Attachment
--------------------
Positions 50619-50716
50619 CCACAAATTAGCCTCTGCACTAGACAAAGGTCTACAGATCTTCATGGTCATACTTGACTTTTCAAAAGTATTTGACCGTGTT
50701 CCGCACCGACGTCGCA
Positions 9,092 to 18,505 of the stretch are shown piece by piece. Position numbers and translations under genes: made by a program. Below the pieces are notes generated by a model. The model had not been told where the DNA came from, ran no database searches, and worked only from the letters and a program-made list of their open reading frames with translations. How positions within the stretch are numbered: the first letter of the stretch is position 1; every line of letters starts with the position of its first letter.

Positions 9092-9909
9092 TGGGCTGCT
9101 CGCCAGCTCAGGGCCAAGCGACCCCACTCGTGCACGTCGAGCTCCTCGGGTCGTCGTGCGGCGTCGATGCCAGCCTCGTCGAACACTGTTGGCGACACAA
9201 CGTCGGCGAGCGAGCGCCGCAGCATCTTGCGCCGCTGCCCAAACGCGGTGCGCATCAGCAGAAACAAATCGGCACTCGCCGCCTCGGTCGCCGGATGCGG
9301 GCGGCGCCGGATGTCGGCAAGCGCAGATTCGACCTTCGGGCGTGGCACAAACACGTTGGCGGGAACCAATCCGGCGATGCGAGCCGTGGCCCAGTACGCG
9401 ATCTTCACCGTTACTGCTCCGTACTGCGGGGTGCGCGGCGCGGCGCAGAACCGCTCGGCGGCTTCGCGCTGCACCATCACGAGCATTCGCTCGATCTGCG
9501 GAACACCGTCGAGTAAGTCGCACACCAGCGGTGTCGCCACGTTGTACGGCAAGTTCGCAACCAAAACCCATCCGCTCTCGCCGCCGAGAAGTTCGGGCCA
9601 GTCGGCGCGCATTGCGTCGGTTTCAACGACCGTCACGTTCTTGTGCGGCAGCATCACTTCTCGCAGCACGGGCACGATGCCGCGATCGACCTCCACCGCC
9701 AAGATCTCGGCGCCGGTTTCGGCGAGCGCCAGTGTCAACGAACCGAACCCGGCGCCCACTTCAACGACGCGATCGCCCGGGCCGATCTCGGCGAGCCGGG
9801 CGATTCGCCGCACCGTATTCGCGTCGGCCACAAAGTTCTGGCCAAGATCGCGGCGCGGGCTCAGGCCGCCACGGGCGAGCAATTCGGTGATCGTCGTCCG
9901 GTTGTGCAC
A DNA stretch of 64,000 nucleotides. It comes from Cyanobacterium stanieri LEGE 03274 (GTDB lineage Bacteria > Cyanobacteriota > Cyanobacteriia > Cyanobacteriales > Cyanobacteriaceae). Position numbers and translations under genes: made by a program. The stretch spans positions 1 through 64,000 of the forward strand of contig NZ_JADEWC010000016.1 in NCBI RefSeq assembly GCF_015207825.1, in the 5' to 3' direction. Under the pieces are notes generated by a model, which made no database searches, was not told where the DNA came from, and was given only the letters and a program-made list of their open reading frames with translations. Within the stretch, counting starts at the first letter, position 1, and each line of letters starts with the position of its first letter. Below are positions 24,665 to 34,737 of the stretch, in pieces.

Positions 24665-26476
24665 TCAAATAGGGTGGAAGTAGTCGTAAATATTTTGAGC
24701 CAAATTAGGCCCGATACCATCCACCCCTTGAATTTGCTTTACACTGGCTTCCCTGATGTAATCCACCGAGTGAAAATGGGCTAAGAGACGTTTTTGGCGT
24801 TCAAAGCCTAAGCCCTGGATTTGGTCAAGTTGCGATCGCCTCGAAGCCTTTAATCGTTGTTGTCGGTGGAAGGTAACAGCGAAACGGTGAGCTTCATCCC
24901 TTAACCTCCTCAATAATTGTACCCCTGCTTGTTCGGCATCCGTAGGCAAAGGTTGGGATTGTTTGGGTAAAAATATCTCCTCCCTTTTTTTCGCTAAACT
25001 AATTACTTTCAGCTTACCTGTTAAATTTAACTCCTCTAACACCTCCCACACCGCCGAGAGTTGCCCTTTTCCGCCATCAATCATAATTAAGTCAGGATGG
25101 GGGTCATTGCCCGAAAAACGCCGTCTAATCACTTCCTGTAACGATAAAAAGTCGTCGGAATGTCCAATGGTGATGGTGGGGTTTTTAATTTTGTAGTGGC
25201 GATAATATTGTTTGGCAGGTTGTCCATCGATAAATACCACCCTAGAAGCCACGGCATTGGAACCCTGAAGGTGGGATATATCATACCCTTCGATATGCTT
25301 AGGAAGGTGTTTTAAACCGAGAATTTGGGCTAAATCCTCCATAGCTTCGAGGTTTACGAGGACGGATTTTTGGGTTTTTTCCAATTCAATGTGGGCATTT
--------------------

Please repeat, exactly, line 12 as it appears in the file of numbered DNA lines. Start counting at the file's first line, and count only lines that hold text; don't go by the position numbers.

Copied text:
9601 GTCGGCGCGCATTGCGTCGGTTTCAACGACCGTCACGTTCTTGTGCGGCAGCATCACTTCTCGCAGCACGGGCACGATGCCGCGATCGACCTCCACCGCC